Diversification Works In A Crisis (But It Doesn’t Work Miracles)

There are a lot of myths about diversification. Today, I want to address a pernicious lie floating around out there that diversification only works when times are good.

What Does Diversification Actually Do For You?

In the past, we’ve looked at how diversification actually works and what it does for your portfolio. But here’s a quick recap.

There are two broad sources of risk: unsystematic and systematic. Unsystematic risk is all of the company, or sector, or other risks that can be diversified away – the stuff that the market isn’t going to pay you for taking on.

Click here to download Bob’s ebook, “Making the Markets Work for You.”

Systematic risk is all of the stuff that’s left over in a diversified portfolio – the risk that is inherent in investing. This is the risk that the markets will pay you for holding. This is the stuff you want to build your portfolio around.

But it’s important to remember that it is still risk. You can’t expect the returns every year, or it wouldn’t be risk any more. There are going to be years where these risks are going to hurt you in the short term – just look back to 2008.

How Does It Work in a Crisis?

So how did a well-diversified stock portfolio do in 2008? Miserably. So clearly this means that diversification doesn’t work when the markets are collapsing, right?

Well, no. Diversification may be the only free lunch in finance, but it’s not magic.

When the markets are dropping like a rock (or shooting up), that systematic risk (the risk of the market as a whole) swamps the unsystematic risk (the risk of a particular company). A rising tide lifts all boats, but an ebbing tide still leaves all boats stranded on the shore.

During 2008, very few companies saw their share price rise. Blaming your portfolio’s poor performance on diversification when pretty much the entire market was tanking doesn’t fly.

That doesn’t mean diversification doesn’t work. It just means that systematic risk was dominating the company-specific risk, which is exactly the point of diversification.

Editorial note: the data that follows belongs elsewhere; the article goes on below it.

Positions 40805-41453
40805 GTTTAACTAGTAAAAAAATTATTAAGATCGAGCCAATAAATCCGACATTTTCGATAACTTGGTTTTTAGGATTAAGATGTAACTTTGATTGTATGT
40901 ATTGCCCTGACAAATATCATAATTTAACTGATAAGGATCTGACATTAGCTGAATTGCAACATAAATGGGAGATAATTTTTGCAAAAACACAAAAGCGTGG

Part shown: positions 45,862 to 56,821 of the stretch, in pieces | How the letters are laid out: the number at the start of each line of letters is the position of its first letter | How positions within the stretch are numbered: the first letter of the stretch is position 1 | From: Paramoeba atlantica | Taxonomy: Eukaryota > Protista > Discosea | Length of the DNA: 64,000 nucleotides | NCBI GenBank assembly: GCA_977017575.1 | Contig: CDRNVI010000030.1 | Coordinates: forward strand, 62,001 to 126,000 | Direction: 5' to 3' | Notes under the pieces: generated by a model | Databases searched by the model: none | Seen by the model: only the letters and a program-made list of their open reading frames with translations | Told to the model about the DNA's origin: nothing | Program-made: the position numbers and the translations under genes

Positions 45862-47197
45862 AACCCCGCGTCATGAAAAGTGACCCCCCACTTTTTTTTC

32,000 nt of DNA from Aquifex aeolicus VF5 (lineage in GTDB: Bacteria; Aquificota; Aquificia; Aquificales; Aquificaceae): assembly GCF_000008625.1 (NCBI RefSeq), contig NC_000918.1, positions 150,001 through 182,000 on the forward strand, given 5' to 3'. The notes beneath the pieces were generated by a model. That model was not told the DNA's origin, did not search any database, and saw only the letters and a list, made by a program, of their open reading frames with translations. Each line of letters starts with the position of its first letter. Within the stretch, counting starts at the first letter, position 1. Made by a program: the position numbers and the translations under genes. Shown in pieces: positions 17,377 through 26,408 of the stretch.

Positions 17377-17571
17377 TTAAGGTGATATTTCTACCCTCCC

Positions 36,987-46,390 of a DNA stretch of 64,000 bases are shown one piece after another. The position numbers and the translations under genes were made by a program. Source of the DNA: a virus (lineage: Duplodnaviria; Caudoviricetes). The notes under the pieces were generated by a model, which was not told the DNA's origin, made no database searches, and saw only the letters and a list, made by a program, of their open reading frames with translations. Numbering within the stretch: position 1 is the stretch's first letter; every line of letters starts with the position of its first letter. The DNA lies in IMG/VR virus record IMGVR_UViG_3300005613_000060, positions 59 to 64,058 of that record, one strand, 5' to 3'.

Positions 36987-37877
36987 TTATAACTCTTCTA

For investors with well-diversified portfolios in 2008, it did that. They captured the “pure” market returns they built their portfolios around. They might not have been the returns they were hoping for, but that’s the catch with investing – it’s all about dealing with risk.

If you want the upside from investing (and you should – it’s been really good for disciplined long-term investors), then you need to be willing to accept the downside.

So How Do You Protect Your Portfolio?

If diversification isn’t the magic potion that will protect your portfolio when CNBC anchors are melting down, then what is? Your asset allocation. The amount of risk you put in your portfolio is the most important investing decision you’ll make.

Your split between stocks and bonds will determine how you do when the market is crashing, when it’s skyrocketing, and when it’s being boring.

If you take more risk, you’ll likely get higher returns in the good times, but you’ll get hit harder during the bad times. A more conservative portfolio means you won’t get the same highs, but you probably won’t see the same lows as your risk-loving friends.

How do you determine how much risk you should actually have in your portfolio? It’s not easy. And there’s no way to come to the exact right answer, either.

It involves focusing on two things: your risk tolerance and risk need.

You’ve probably heard of risk tolerance. The name is pretty self-explanatory. How much risk can you tolerate? When do you start losing sleep over your investments?

A good way to gauge this is to look at how you felt and what you did during tough times like 2008, or the Tech Bubble in the early 2000’s. Were you able to power through without jumping ship?

How about the flip side – how much upside are you comfortable giving up? Taking less risk protects you in the bad times, but it also means you’re missing out on returns in the good times. Your risk tolerance comes down to where this balance lies for you.

Risk need is more straightforward, but it’s also a lot more squirrely than risk tolerance. Risk need is how much risk you need to take to reach your goals.

It’s relatively easy to fire up a spreadsheet and figure out that you need a 4.8327% return per year to get where you want to go. The problem is, you can’t build a portfolio that will guarantee you 4.8327% return every year. But you can build a portfolio that, historically, has generated returns in that ball park (though it’s a pretty big ball park).

Now you just need to compare your risk tolerance and risk need. If they line up, it’s easy – just go and build that portfolio. If they don’t – which is pretty common – then something needs to give.

It’s generally better to move on your risk need rather than your risk tolerance. You can change the goals you are shooting for, try to save some more money, or plan on working longer. It’s a lot more difficult to change how you’re going to react when your portfolio just dropped by a third.

 

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